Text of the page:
Roberto Teixeira da Costa (Brazil) is a Brazilian businessman currently serving on the board of SulAmérica. He was previously a board member of Banco Nacional de Desenvolvimento Econômico e Social (BNDESPAR) and chairman of the Latin America Business Council. Costa founded the Brazilian Securities and Exchange Commission and the Brazilian Center for International Relations.
José María Dagnino Pastore (Argentina) is an economist and former minister of economy and labor. He also served as head of the National Development Council and ambassador-at-large in Europe. He has been a teacher, professor, researcher, and advisor at various universities, including UNLP, the University of Buenos Aires, Harvard, and the Catholic University of Argentina.
Denise Damiani (Brazil) is a global technology executive and founder and CEO of Denise Damiani Consulting, a company specializing in strategy and finance consulting for family-owned businesses. Before that, she served as operations vice president with Itau Technology and was a partner at both Accenture and Bain & Co.
Karen DeYoung (United States) is associate editor and senior national security correspondent for The Washington Post. In her more than three decades at the Post, she has served as bureau chief for Latin America, foreign editor, bureau chief in London, national editor, White House correspondent, foreign editor, and assistant managing editor for national news.
Jorge I. Domínguez (United States) is the Antonio Madero professor for the Study of Mexico and chair of the Harvard Academy for International and Area Studies at Harvard University. He is the author of numerous works on international relations and domestics politics in Latin America and currently serves on the editorial boards of Political Science Quarterly, Foreign Affairs Latinoamérica, Cuban Studies, Foro Internacional, and Journal of Cold War Studies.
Leonel Fernández (Dominican Republic) served two terms as president of the Dominican Republic, from 1996 to 2000 and from 2004 to 2012. Since leaving office, Fernández has been honorary president of the Global Foundation for Democracy and Development, through which he has remained active in international affairs.
Enrique García (Bolivia) was president and CEO of CAF – Development Bank of Latin America until April 2017, when he stepped down after 25 years in that position. He served as minister of planning and coordination and head of the economic and social cabinet of Bolivia from 1989 and 1991. García was also an officer of the Inter-American Development Bank for 17 years.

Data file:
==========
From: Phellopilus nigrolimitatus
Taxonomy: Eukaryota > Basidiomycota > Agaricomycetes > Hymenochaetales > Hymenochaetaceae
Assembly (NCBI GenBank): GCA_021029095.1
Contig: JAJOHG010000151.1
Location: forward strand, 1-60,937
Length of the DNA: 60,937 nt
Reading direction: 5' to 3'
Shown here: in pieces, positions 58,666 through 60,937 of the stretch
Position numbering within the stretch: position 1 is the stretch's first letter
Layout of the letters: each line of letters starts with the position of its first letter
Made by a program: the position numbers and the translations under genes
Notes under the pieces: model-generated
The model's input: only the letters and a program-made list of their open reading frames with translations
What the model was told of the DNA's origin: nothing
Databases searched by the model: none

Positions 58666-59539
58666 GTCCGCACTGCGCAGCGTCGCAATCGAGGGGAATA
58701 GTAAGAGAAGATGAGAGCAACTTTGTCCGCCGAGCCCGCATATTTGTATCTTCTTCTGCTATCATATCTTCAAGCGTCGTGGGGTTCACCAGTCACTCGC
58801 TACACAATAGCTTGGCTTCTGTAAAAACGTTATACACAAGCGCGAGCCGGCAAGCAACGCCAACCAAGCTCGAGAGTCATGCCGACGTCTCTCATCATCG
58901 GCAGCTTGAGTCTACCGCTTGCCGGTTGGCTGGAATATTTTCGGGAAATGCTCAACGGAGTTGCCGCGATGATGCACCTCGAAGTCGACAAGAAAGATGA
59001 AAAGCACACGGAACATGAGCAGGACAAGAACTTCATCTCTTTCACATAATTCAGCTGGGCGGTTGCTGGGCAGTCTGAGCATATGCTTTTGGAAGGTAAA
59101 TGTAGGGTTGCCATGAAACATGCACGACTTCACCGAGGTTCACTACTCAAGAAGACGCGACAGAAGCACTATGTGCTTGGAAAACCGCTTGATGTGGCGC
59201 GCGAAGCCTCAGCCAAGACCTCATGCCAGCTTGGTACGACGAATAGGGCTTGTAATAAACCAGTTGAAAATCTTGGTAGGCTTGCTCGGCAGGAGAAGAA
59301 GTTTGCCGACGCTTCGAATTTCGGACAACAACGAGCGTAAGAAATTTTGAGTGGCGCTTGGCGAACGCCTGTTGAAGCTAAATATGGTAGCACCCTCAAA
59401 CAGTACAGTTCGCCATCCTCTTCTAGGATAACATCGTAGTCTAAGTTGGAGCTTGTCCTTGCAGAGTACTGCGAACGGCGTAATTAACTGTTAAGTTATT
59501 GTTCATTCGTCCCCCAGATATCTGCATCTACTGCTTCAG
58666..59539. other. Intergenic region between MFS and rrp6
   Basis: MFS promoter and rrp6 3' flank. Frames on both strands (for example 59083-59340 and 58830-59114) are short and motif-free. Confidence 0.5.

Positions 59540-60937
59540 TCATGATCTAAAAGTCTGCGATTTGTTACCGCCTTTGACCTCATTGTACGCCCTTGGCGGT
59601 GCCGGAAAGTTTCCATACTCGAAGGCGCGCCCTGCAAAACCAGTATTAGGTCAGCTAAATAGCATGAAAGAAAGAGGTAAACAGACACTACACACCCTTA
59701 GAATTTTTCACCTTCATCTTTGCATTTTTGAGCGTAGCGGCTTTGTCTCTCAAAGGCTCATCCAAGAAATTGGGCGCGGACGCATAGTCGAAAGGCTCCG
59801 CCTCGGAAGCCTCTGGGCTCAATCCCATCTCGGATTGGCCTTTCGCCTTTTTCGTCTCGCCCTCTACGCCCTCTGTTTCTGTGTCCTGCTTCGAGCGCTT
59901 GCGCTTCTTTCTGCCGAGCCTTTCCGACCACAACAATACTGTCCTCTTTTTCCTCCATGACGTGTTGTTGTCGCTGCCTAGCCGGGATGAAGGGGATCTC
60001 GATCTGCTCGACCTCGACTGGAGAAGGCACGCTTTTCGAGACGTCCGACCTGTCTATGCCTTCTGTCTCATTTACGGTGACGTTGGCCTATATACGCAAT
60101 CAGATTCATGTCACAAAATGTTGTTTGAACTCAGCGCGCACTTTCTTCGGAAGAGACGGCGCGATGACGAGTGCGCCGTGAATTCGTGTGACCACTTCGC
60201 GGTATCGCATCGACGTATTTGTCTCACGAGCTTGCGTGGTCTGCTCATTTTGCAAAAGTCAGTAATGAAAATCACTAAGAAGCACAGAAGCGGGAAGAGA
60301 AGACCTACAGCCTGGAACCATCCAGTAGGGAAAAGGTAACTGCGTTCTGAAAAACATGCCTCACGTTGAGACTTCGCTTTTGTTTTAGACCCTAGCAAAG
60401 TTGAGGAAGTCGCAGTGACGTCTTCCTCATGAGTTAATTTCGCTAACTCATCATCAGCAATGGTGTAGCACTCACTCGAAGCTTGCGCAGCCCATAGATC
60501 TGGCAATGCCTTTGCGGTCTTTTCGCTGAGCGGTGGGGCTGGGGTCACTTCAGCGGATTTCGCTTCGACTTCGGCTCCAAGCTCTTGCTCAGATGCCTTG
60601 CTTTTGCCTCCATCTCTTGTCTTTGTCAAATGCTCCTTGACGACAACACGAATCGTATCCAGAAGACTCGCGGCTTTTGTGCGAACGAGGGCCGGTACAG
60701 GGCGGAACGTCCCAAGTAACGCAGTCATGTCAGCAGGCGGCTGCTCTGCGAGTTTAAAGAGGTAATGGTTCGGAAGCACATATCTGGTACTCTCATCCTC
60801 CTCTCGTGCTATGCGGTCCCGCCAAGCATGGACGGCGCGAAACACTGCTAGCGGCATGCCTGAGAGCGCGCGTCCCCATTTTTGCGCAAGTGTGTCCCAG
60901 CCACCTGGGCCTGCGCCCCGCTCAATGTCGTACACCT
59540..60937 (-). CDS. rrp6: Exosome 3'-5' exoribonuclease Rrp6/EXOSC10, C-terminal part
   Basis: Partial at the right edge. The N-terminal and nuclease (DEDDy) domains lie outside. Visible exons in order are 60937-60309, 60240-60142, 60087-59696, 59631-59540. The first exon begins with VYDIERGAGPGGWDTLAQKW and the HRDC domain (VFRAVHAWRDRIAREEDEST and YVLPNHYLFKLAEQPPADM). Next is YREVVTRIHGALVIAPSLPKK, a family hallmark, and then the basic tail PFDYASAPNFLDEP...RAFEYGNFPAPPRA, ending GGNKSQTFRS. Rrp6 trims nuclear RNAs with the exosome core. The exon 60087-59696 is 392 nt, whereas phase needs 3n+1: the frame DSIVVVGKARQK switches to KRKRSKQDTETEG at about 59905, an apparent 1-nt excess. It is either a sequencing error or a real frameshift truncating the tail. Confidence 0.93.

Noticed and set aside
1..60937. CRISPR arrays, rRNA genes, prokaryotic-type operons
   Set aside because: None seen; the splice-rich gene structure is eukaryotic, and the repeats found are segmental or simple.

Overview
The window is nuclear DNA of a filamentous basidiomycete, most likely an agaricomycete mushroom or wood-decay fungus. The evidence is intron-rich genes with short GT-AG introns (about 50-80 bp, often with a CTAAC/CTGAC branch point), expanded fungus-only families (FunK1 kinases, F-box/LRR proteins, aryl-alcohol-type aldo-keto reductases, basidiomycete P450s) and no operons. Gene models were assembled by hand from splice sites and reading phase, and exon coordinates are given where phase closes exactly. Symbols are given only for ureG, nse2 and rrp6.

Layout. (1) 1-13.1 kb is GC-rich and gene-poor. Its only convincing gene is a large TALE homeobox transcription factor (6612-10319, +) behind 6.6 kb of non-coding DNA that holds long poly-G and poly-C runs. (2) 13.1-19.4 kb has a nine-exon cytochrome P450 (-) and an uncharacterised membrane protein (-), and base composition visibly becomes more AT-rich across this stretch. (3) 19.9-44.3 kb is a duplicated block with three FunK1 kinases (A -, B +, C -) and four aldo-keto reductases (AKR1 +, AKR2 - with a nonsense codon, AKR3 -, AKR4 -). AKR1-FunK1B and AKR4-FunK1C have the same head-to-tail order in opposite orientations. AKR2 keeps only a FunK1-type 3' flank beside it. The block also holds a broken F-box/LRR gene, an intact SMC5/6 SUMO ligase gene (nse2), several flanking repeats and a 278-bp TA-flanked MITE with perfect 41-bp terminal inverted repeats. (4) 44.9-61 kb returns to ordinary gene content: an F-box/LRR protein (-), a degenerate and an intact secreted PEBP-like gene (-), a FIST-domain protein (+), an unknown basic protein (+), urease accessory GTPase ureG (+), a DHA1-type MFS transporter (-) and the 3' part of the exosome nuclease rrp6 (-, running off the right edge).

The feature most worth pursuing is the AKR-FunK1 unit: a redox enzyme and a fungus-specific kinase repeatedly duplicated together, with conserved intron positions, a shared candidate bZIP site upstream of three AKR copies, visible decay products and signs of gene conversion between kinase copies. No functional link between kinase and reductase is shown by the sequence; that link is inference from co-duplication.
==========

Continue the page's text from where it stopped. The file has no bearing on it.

Rebeca Grynspan (Costa Rica) is secretary general of the Ibero-America General Secretariat (SEGIB). She previously served as a UN under-secretary general and the associate administrator of the United Nations Development Programme (UNDP). Grynspan was vice president of Costa Rica from 1994 to 1998.
Carla A. Hills (United States) served as US trade representative in the George H.W. Bush administration and as secretary of housing and urban development in the Ford administration. She is currently chair and CEO of Hills & Company, an international consulting firm.
Donna Hrinak (United States) was US ambassador to Brazil, Venezuela, Bolivia, and the Dominican Republic, and deputy assistant secretary of state for inter-American affairs. She is currently president of Boeing Brazil and Boeing Latin America. Hrinak previously served as vice president for global public policy & government affairs at PepsiCo, Inc.
Enrique V. Iglesias (Uruguay) is former secretary general of the Ibero-american General Secretariat (SEGIB) in Madrid. Previously, he served as president of the Inter-American Development Bank for 17 years. Before that, he was foreign minister of Uruguay from 1985 to 1988 and executive secretary of UNECLAC from 1972 to 1985.
Earl Jarrett (Jamaica) is chief executive officer of The Jamaica National Group and a member of the Board of all the local and overseas subsidiaries of the Group. Jarrett is also chairman of the JN Foundation, Jamaica Automobile Association, JN Cayman and the overseas subsidiary companies of JN Money Services; as well as chairman of the Jamaica Cancer Society, Jamaican Diaspora Foundation and Mona Geoinformatics Institute.
Jim Kolbe (United States) was a member of the US House of Representatives (R-AZ) from 1985 to 2007. While in Congress, he served for six years on the House Budget Committee and for 20 years on the Appropriations Committee. He is now a senior transatlantic fellow at the German Marshall Fund and senior advisor to McLarty Associates.